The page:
Classroom participation affected by size of classes

A survey of 63 students from Jan. 2 to Jan. 8.

Blot graphic by AJ Rosman

A survey of 63 students from Jan. 2 to Jan. 8.

Henry Frieman

Math teacher Justine Lane walks into her room at 7 A.M. and pours a cup of coffee. She prepares for “Coffee and Calculus,” a daily extra help program she runs for her classes.

Lane teaches two sessions of AP Calculus this year. The class rotates on an A-B schedule, meaning students take the class every other day. The two classes have 16 and 15 students, respectively.

In February, the two classes will combine, a setting in which Lane sees both advantages and disadvantages.

“The kids take it very seriously,” Lane said, “I think the only drawback was I couldn’t always answer every single question.” 

Despite this, Lane encourages students to continue working outside of the classroom. 

“I offer coffee and calculus at 7 o’clock every morning and every lunch I’m here for extra help,” Lane said. “And I’m happy to stay after school if somebody lets me know they need me to stay.” 

Last year, Lane had to teach over 40 students in one class. She believes that having 31 students this year will be much more manageable.

Senior and AP Calculus student Dane Tedder of Ocean, does not believe the current system is perfect.

“Having breaks in the schedule mostly seems to be an interruption in the collective thought process of each class, slightly disorienting students and teachers alike,” Tedder said.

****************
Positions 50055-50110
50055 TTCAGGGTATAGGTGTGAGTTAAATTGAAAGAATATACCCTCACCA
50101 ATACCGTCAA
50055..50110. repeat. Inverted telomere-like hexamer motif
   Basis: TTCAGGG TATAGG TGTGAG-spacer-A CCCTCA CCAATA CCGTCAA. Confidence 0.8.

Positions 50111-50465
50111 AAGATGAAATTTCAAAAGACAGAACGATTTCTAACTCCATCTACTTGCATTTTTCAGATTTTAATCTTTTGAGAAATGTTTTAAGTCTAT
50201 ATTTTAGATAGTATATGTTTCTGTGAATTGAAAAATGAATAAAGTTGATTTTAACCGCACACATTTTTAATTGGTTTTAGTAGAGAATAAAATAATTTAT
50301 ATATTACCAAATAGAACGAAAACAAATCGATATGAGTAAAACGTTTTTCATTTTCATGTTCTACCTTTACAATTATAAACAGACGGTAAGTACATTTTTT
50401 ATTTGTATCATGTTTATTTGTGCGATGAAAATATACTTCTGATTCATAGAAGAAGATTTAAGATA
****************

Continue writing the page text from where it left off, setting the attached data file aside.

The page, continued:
Radio teacher Bill Bengle coordinates the mentorship program, in which “students find outside workplaces, usually in their career interest, that agree to have the students work as an unpaid intern for four days per week over the course of eight weeks,” per the Communications High School website.

Senior Liam Jamolod of Howell believes that size is not a huge factor with how the class operates. 

“We have 18 kids which isn’t small by any means, but we just have a certain chemistry that makes it fun and makes every discussion respectful and entertaining,” Jamolod said.

Senior Michael LaValva of Brielle sees more participation from students in smaller classes.

“I think people are less nervous to share opinions and are generally more outgoing when there are less people in the class,” said LaValva.

History Through Film, taught by history teacher Sharyn O’Keefe, consists of 3 students. Senior Mary Eknoian of Wall is one of these three and she feels as if there’s a challenge during discussions.

“There’s a lot more pressure to talk even when you don’t necessarily have much to say,” Eknoian said.

History through Film has gone on several trips, including the Vietnam Memorial in Holmdel and a WWII Bunker in the Highlands. Eknoian believes that having a small class can often bring its rewards.

“If we’re going on a tour or something, it’s much easier to hear the person talking, and we get to see certain things that a large group wouldn’t be able to see,” Eknoian said. “O’Keefe got us hot chocolate once from Dunkin. I’m sure she wouldn’t have done that for a class of 20.”

According to Tedder, Lane has not yet discussed combining classes. He continued to say that while separated classes has its downsides, he acknowledges the issues that could arise. 

“It is a little sad to be separated from some of my other friends who I know I would really benefit from being in a learning environment [with],” Tedder said. “But I understand the scheduling conflicts that combining classes could present.”

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